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Adam Bede by George Eliot

Poyser accepted this compromise


The

whole party was assembled in the house-place when Hetty went down, all of course in their Sunday clothes; and the bells had been ringing so this morning in honour of the captain's twenty-first birthday, and the work had all been got done so early, that Marty and Tommy were not quite easy in their minds until their mother had assured them that going to church was not part of the day's festivities. Mr. Poyser had once suggested that the house should be shut up and left to take care of itself; "for," said he, "there's no danger of anybody's breaking in--everybody'll be at the Chase, thieves an' all. If we lock th' house up, all the men can go: it's a day they wonna see twice i' their lives." But Mrs. Poyser answered with great decision: "I never left the house to take care of itself since I was a missis, and I never will. There's been ill-looking tramps enoo' about the place this last week, to carry off every ham an' every spoon we'n got; and they all collogue together, them tramps, as it's a mercy they hanna come and poisoned the dogs and murdered us all in our beds afore we knowed, some Friday night when we'n got the money in th' house to pay the men. And it's like enough the tramps know where we're going as well as we do oursens; for if Old Harry wants any work done, you may be sure he'll find the means."

"Nonsense about murdering us in our beds," said Mr. Poyser; "I've got a gun i' our room, hanna I? and thee'st got ears as 'ud find it out if

a mouse was gnawing the bacon. Howiver, if thee wouldstna be easy, Alick can stay at home i' the forepart o' the day, and Tim can come back tow'rds five o'clock, and let Alick have his turn. They may let Growler loose if anybody offers to do mischief, and there's Alick's dog too, ready enough to set his tooth in a tramp if Alick gives him a wink."

Mrs. Poyser accepted this compromise, but thought it advisable to bar and bolt to the utmost; and now, at the last moment before starting, Nancy, the dairy-maid, was closing the shutters of the house-place, although the window, lying under the immediate observation of Alick and the dogs, might have been supposed the least likely to be selected for a burglarious attempt.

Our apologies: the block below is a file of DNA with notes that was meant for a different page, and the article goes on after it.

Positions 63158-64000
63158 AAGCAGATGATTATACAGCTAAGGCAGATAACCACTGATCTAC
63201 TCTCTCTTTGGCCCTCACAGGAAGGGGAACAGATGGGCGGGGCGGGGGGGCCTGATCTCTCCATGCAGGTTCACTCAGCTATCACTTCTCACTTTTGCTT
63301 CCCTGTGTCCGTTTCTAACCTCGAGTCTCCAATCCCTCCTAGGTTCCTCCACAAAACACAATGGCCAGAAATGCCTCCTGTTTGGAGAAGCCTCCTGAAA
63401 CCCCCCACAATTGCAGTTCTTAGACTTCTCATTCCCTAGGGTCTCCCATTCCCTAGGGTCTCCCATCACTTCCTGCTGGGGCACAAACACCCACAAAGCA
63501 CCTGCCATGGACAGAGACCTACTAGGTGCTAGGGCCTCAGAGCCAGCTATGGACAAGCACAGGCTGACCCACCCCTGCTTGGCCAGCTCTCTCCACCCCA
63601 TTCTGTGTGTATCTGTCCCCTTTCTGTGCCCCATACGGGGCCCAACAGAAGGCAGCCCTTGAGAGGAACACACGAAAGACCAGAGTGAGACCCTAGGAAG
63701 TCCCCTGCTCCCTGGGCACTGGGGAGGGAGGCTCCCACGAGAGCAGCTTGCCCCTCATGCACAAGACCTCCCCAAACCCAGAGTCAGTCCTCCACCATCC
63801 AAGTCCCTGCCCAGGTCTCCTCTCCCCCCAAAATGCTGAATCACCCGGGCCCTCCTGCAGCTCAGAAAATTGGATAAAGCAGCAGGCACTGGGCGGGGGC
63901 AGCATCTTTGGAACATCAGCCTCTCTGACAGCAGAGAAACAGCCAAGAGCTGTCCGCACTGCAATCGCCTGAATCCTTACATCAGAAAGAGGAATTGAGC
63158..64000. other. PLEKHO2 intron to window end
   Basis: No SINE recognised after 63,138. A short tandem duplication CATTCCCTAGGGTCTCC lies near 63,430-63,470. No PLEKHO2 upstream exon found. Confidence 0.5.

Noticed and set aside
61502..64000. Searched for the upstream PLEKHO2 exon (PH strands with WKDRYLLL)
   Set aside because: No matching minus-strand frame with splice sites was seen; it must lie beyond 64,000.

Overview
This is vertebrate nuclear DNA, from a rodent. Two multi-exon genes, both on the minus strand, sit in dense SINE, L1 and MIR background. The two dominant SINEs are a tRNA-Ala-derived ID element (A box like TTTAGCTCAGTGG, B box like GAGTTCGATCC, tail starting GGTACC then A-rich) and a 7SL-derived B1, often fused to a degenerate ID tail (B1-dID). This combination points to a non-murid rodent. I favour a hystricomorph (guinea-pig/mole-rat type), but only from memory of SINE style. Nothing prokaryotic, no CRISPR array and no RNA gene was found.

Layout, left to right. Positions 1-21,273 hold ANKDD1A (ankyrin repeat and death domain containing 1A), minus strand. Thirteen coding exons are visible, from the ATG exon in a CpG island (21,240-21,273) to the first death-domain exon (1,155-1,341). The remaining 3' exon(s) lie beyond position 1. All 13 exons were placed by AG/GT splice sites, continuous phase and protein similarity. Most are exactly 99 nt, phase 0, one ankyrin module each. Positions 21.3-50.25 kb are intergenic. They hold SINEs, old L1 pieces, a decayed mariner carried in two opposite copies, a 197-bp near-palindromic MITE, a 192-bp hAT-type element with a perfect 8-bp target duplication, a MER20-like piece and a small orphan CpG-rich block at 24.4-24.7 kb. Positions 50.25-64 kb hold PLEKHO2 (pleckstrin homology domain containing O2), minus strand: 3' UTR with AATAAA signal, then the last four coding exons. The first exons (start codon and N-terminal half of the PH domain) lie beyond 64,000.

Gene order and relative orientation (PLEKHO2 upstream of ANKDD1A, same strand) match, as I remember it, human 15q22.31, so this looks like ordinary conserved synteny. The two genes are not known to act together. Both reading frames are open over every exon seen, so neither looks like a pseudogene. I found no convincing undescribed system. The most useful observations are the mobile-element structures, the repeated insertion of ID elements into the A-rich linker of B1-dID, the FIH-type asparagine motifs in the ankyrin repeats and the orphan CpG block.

The covered cart, without springs, was standing ready to carry the whole family except the men-servants. Mr. Poyser and the grandfather sat on the seat in front, and within there was room for all the women and children; the fuller the cart the better, because then the jolting would not hurt so much, and Nancy's broad person and thick arms were an excellent cushion to be pitched on. But Mr. Poyser drove at no more than a walking pace, that there might be as little risk of jolting as possible on this warm day, and there was time to exchange greetings and remarks with the foot-passengers who were going the same way, specking the paths between the green meadows and the golden cornfields with bits of movable bright colour--a scarlet waistcoat to match the poppies that nodded a little too thickly among the corn, or a dark-blue neckerchief with ends flaunting across a brand-new white smock-frock. All Broxton and all Hayslope were to be at the Chase, and make merry there in honour of "th' heir"; and the old men and women, who had never been so far down this side of the hill for the last twenty years, were being brought from Broxton and Hayslope in one of the farmer's waggons, at Mr. Irwine's suggestion. The church-bells had struck up again now--a last tune, before the ringers came down the hill to have their share in the festival; and before the bells had finished, other music was heard approaching, so that even Old Brown, the sober horse that was drawing Mr. Poyser's cart, began to prick up his ears. It was the band of the Benefit Club, which had mustered in all its glory--that is to say, in bright-blue scarfs and blue favours, and carrying its banner with the motto, "Let brotherly love continue," encircling a picture of a stone-pit.


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